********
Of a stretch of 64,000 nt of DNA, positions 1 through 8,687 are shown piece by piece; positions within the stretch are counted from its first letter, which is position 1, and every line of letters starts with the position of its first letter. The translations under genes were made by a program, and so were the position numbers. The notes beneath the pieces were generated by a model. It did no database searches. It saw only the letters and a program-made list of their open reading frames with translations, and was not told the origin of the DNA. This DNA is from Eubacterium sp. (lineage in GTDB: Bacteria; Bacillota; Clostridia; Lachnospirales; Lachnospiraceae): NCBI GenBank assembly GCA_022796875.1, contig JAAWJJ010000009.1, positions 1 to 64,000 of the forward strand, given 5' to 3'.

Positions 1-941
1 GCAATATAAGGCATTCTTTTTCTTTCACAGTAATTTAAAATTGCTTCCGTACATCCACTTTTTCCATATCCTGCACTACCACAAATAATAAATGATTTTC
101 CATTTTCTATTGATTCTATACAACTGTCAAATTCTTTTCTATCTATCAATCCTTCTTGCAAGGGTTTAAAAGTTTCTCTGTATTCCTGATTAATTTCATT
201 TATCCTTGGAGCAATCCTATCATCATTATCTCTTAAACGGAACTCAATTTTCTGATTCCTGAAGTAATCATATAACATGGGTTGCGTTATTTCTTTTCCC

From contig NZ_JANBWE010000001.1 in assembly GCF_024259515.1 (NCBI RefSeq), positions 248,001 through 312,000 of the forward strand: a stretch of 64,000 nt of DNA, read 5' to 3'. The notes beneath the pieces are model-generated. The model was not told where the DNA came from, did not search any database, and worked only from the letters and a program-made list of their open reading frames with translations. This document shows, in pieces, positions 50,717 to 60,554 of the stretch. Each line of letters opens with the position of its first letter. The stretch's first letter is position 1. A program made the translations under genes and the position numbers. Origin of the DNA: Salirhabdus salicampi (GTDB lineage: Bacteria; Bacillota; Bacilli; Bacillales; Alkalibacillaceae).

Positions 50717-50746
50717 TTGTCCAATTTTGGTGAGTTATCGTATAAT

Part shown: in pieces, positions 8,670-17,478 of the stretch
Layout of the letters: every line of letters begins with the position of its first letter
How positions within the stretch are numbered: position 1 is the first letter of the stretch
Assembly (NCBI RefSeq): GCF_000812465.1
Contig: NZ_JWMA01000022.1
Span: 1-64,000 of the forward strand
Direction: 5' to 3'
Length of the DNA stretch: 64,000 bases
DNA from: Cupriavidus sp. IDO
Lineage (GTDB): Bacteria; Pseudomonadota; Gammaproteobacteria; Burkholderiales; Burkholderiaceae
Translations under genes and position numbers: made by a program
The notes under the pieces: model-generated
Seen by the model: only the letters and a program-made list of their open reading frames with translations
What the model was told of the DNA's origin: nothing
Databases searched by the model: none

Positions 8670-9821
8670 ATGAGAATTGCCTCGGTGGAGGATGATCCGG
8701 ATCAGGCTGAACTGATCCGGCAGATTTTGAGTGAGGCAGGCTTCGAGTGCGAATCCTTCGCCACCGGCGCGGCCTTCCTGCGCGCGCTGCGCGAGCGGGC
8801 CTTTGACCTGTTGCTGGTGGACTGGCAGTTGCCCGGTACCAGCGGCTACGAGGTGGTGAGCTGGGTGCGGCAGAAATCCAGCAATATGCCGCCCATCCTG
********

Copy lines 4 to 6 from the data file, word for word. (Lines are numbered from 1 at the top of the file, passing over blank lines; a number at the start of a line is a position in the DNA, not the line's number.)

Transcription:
101 CATTTTCTATTGATTCTATACAACTGTCAAATTCTTTTCTATCTATCAATCCTTCTTGCAAGGGTTTAAAAGTTTCTCTGTATTCCTGATTAATTTCATT
201 TATCCTTGGAGCAATCCTATCATCATTATCTCTTAAACGGAACTCAATTTTCTGATTCCTGAAGTAATCATATAACATGGGTTGCGTTATTTCTTTTCCC

From contig NZ_JANBWE010000001.1 in assembly GCF_024259515.1 (NCBI RefSeq), positions 248,001 through 312,000 of the forward strand: a stretch of 64,000 nt of DNA, read 5' to 3'. The notes beneath the pieces are model-generated. The model was not told where the DNA came from, did not search any database, and worked only from the letters and a program-made list of their open reading frames with translations. This document shows, in pieces, positions 50,717 to 60,554 of the stretch. Each line of letters opens with the position of its first letter. The stretch's first letter is position 1. A program made the translations under genes and the position numbers. Origin of the DNA: Salirhabdus salicampi (GTDB lineage: Bacteria; Bacillota; Bacilli; Bacillales; Alkalibacillaceae).